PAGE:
Richard Rumelt wrote an article for McKinsey Quarterly titled Getting Strategy Wrong—And How to Do It Right Instead (May 3, 2022).
« The word “strategy” means an approach to dealing with a difficult challenge, especially that of competing with a clever opponent. To have a strategy is to have an approach to overcoming critical obstacles and difficulties. However, through many years of working with companies, government agencies, and the military, I have too often seen strategies that are actually a toxic mix of wishful thinking combined with a jumble of incoherent policies. »
« In 2016, an S&P 500 company I’ll call Royalfield gathered 25 of its senior executives … The chief executive officer spoke next, armed with PowerPoint slides presenting what he called the Strategic Commitment and the Success Score Card (SSC). … 15 percent annual growth in earnings and a 15 percent return on equity. … After lunch, the four business unit managers each presented their individual SSCs… The CEO’s system of defining the SSCs in largely financial-performance terms shaped the options they considered and shifted strategic thinking away from technology, product, customer, and competition and toward tactics for achieving targeted accounting results. There was no serious consideration of how the contradictory demands for increased sales and reduced costs would be reconciled. … Some of Royalfield’s strategic challenges seemed fairly evident. …The technology it had invented and successfully deployed in the past had been equaled—and, in places, surpassed—by a competitor’s inventions. The company’s engineering group was competent but slow to act, responding to its own internal sensibilities rather than to competitive issues. When, over drinks before dinner, I raised some of these issues with the CEO, he held out his hand, palm forward, asking me to stop. “I don’t want to hear negative things about the team. I don’t want them distracted from the SSCs.” »
« At many businesses, nonprofits, and government agencies, so-called strategy exercises do not produce strategies—because they are designed to do something else. In commercial settings, they are often attempts to predict and control financial outcomes, nothing more than a form of budgeting. The process may glance at broader issues, but it quickly centers on financial targets and then budget allocations. In nonprofits and government agencies, the strategy activity often develops a list of ambitions that passes as “strategy.” What is missing are the elements giving strategy its bite: a realistic assessment of the obstacles blocking or slowing forward progress and a mix of policies and actions designed to focus organizational energy on surmounting these obstacles. »
« Real strategy work is hard. It is hard because serious strategy situations are much more complex than decision situations. They are what I call gnarly, resisting easy resolution. Gnarly situations do not present easy-to-identify answers; they don’t even present readily identifiable choices. Rather, they present multiple issues where the underlying forces and logic at work are not immediately obvious. Is the engineering issue at Royalfield due to a lack of training, not enough spending, overlapping divisional responsibilities, poor leadership, a combination of the above, or something else altogether? In a gnarly situation, clear choices must be searched for and designed or imagined. Many of the most apparent alternatives—invade or blockade, acquire BuyCo or not—have been posited with artificial clarity by shortsighted staff or parties with vested interests. There are almost always other ways to proceed. »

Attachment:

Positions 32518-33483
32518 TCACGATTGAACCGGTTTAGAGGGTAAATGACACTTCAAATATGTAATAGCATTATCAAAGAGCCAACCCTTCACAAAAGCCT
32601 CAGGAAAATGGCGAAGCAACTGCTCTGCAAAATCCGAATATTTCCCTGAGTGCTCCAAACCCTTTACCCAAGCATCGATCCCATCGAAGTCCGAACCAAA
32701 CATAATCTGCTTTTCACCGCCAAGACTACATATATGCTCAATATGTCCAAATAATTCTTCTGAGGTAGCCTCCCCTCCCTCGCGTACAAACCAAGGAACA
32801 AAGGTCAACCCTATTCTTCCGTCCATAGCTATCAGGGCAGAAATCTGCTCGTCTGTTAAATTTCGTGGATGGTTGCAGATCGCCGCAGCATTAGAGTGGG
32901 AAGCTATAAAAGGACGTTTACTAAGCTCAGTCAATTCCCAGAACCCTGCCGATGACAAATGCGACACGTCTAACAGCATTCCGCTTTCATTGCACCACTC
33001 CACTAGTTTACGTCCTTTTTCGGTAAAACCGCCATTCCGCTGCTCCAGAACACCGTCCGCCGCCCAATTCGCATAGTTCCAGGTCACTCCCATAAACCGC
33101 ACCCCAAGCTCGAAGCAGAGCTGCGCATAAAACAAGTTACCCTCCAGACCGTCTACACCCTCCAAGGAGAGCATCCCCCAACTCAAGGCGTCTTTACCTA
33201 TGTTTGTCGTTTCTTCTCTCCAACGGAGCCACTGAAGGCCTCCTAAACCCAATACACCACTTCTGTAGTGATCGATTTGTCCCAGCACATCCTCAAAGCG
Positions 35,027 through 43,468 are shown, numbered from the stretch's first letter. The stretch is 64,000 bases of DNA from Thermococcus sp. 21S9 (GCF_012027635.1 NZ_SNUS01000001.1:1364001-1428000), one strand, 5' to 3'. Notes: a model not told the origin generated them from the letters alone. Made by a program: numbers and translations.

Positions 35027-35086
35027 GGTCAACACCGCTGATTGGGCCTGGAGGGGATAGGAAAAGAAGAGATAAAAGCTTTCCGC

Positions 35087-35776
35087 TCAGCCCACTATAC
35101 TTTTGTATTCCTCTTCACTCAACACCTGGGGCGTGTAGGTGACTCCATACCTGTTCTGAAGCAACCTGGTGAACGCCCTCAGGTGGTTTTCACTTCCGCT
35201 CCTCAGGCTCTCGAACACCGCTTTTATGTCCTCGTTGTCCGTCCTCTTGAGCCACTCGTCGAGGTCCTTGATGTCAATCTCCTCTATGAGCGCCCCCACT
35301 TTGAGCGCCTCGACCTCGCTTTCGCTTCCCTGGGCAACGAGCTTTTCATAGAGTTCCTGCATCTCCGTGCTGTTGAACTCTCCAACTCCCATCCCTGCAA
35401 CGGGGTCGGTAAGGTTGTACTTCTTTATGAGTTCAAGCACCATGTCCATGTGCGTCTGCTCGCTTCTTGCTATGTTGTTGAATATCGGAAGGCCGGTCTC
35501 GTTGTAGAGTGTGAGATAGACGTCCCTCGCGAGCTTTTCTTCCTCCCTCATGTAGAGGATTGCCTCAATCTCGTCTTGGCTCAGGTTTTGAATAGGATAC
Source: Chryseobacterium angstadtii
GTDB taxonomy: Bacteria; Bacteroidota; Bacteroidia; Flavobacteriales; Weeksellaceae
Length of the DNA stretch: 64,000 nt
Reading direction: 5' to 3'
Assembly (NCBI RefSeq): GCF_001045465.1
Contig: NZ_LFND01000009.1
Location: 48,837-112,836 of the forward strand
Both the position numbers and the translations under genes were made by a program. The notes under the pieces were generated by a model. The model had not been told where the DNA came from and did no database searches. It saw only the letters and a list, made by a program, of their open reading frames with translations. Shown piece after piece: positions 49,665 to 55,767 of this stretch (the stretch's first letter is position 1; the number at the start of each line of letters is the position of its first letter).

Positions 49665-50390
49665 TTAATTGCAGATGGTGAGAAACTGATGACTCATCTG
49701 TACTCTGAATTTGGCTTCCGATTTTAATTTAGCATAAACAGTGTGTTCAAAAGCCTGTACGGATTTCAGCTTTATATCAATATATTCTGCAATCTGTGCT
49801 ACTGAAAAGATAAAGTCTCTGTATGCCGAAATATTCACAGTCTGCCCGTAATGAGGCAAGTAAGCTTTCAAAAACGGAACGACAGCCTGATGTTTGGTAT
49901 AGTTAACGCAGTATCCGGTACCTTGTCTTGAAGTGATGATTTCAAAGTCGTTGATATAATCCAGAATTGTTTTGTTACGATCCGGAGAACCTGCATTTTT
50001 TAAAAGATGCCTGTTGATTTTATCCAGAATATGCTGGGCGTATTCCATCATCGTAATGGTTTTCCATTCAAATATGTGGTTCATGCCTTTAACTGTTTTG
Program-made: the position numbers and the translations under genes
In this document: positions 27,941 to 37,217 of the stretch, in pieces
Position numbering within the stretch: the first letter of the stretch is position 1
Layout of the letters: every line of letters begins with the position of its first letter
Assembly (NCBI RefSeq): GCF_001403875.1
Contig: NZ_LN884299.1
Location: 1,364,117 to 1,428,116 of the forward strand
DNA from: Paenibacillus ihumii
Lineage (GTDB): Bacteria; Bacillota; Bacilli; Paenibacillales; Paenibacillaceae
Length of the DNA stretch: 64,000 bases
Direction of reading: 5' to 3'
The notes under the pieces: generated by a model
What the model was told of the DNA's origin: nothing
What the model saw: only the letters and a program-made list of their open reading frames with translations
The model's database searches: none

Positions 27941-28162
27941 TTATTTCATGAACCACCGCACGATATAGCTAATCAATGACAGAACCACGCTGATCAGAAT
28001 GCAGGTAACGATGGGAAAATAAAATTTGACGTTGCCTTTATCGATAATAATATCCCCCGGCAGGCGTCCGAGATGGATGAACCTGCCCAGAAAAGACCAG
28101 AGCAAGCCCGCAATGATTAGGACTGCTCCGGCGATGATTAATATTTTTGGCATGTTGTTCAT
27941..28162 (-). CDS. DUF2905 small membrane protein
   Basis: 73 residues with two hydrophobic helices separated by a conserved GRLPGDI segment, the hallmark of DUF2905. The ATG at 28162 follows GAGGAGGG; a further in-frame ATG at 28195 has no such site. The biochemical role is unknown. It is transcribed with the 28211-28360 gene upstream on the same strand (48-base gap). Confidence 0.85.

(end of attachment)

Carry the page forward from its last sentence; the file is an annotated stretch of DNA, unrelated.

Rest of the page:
« Making matters most complex is the fact that the connection between potential actions and actual outcomes is unclear. »
« To execute strategy well, one must consider the logic of challenges instead of wished-for end states. At a moment in time, a properly configured strategy is a mixture of policy and action designed to surmount a high-stakes challenge. »
« A dynamic strategy is designed to be a way forward that deals with particular obstacles and barriers to progress. It is not static but rather is renewed as new challenges and opportunities appear and as older challenges are surmounted. Strategy is continued, ongoing problem solving. »
« Given a set of gnarly challenges, three strategic skills can define the path forward. The first is judgment about which issues are truly important and which are secondary. The second is judgment about the difficulties of dealing with different issues. And the third is the ability to focus, to avoid spreading resources too thinly or trying to do everything at once. In combination, these three skills lead to what I call the crux—the most important part of a set of challenges, the part that is addressable, which has a good chance of being solved through focused, coherent action. »
« Strategic focus… To create a strategy, one must keep actions and policies coherent and aligned, instead of nullifying efforts by pursuing too many different initiatives or conflicting purposes… One sees how coherence is easily lost. The cost of coherence is saying no to many interests with reasonable values and arguments. »
« To create a strategy, one needs to embrace the full complex and confusing force of the challenges and opportunities being faced. »
« To create a strategy, one has to develop a sense for the crux of the problem—the place where a commitment to action will have the best chance of surmounting the most critical obstacles. »
Richard P. Rumelt is professor emeritus at UCLA Anderson School of Management and the author of the forthcoming book The Crux: How Leaders Become Strategists (2022). He is also the author of Good Strategy, Bad Strategy (2017).